Highways Are Heavily Subsidized

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Highways Are Heavily Subsidized

Supporters of transit are often challenged to explain why the public should subsidize buses and trains when they don’t subsidize roads, which are paid for by gas taxes.  Bicycle advocates occasionally hear the criticism that cyclists don’t belong on the roads because they don’t pay the gas tax (ignoring the fact that most cyclists also own and drive cars) and are using the roads for free.

So, is this true?  Do highways pay for themselves through gas taxes, tolls, and user fees while transit and bike accommodations only exist on the shoulders of the taxpayers?

Absolutely not:

Since 1947, researchers have found that the amount of money spent on highways, roads and streets has exceeded the funds raised from gas taxes and other user fees by $600 billion, “representing a massive transfer of general government funds to highways.” In fact, as of 2007, fees charged to motorists covered only about half the cost of building and maintaining the country’s roads. The rest is financed with other taxes and bonds.

In fact, the Highway Trust Fund – the federal fund that pays for road building and maintenance – has been bankrupt since 2008, kept alive with an infusion of $34 billion in general-fund revenue and debt.

This is not to say that there’s a problem with this.  Public infrastructure should be paid for with public funds, regardless of what specific tax they’re tied to.  But it does open up the debate to consider which modes are more appropriate for which areas and more deserving for funding.  If everything is subsidized – and, clearly, it is – the discussion should be which modes allow for the most mobility and most efficient system in a given area.  Transit, bike infrastructure, rail, and so forth still won’t always be the answer, but I bet you they will rise to the top more often than not.  And it forces highway advocates to explain, for example, why its better to spend millions widening highways to relieve rush hour traffic congestion when additional buses might do the same job at a better return on the investment.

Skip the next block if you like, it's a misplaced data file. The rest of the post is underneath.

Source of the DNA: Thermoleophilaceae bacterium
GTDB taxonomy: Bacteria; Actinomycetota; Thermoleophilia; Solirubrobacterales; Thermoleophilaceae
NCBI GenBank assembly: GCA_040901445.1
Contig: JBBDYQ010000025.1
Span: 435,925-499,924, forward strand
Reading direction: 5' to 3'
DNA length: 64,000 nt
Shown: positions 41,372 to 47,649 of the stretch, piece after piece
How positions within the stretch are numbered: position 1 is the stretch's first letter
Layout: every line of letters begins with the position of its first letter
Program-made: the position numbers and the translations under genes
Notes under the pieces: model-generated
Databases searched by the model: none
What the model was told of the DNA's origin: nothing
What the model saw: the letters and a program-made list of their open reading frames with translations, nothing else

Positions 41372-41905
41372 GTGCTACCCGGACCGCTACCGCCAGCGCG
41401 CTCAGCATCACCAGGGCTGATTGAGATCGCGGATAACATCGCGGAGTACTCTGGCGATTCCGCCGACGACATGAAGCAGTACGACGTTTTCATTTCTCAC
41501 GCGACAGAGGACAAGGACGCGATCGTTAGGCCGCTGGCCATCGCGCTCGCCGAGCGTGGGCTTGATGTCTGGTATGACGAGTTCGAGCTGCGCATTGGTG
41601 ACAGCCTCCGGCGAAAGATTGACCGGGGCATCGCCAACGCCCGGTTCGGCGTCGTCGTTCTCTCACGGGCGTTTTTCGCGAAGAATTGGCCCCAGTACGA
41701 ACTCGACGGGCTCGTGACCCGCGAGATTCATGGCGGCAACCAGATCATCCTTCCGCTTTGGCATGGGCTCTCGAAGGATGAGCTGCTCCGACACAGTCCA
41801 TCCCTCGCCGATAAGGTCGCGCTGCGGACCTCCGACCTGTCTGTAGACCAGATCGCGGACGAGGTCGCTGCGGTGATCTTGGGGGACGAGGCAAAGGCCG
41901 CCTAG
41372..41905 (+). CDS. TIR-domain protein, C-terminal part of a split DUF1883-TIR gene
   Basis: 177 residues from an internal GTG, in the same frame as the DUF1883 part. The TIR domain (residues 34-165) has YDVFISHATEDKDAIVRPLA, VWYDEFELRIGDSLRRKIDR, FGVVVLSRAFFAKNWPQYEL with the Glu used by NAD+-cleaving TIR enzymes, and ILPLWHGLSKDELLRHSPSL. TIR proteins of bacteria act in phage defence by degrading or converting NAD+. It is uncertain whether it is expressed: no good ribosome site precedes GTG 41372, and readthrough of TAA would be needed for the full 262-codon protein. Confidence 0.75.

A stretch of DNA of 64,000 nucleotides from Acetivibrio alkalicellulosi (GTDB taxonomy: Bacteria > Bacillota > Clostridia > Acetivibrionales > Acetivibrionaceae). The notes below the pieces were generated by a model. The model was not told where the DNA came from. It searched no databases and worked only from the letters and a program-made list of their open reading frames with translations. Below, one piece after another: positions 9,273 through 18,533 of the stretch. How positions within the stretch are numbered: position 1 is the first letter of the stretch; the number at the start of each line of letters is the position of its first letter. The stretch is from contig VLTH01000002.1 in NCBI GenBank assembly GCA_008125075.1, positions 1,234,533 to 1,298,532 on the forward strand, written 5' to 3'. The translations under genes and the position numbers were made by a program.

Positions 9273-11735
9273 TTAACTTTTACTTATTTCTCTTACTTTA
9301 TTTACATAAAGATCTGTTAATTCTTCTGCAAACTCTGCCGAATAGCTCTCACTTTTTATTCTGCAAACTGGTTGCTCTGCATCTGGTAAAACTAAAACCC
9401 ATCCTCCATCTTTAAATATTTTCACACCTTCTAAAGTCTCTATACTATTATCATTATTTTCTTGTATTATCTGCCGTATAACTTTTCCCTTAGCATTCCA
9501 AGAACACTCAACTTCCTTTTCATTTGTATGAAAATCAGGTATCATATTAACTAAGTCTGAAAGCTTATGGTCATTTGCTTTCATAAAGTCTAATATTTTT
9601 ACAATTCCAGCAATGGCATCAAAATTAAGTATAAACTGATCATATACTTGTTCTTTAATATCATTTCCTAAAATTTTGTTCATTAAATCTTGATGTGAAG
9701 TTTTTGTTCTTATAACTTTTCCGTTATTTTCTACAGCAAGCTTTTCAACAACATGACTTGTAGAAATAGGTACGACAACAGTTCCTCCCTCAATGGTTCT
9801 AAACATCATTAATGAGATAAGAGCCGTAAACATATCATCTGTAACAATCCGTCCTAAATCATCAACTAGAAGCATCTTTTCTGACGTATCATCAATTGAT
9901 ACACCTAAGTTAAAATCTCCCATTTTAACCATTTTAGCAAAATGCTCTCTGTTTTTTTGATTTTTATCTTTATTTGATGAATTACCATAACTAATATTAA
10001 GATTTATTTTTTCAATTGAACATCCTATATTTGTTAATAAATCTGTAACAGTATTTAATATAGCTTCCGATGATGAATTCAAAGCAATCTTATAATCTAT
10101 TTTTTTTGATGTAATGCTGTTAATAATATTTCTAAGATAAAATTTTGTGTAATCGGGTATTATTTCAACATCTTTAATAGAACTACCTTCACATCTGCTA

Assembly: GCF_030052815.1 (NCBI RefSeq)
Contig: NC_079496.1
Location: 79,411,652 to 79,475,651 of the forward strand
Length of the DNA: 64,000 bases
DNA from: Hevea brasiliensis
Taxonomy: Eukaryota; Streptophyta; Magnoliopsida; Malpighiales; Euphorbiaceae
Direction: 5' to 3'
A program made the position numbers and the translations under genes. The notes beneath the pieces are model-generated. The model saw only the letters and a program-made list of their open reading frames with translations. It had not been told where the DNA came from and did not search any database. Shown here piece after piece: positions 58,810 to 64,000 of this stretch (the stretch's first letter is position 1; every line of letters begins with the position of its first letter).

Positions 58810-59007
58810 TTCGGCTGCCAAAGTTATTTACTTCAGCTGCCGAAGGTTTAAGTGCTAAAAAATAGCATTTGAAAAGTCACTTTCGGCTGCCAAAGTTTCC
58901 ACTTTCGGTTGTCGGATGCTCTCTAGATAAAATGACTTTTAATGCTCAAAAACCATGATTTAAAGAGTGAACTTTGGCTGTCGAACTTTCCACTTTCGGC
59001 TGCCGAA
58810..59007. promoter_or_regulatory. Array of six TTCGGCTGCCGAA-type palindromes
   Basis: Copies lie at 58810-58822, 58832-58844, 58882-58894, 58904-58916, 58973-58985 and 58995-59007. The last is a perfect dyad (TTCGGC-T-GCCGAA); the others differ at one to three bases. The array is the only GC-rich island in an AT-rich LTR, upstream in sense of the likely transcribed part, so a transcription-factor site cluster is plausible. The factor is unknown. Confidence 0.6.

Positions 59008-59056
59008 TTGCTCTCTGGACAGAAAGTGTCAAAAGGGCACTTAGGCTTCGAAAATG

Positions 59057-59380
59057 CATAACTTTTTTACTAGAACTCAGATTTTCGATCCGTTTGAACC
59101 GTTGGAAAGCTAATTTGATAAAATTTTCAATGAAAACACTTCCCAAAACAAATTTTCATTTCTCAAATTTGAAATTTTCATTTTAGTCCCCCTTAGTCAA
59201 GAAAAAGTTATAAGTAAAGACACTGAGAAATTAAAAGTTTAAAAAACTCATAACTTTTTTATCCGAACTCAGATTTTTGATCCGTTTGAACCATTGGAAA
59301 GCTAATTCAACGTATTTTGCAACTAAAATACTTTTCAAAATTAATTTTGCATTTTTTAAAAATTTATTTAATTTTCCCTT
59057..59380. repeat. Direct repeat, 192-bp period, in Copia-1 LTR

13 thoughts on “Highways Are Heavily Subsidized

  1. I found this web site for the American Association of State Highway and Transportation Offices: http://www.interstate50th.org/. It has a lot of information about the history of the highway system and some suggestions on what we should be thinking about to improve it in the future.

    The site includes a report on the economic impact of the interstate highway system: http://www.interstate50th.org/docs/techmemo2.pdf. In an analysis of the aggregate study data, the report concludes that the interstate highway system has had a positive impact on economic performance in the United States since 1956, although it has also contributed to urban sprawl.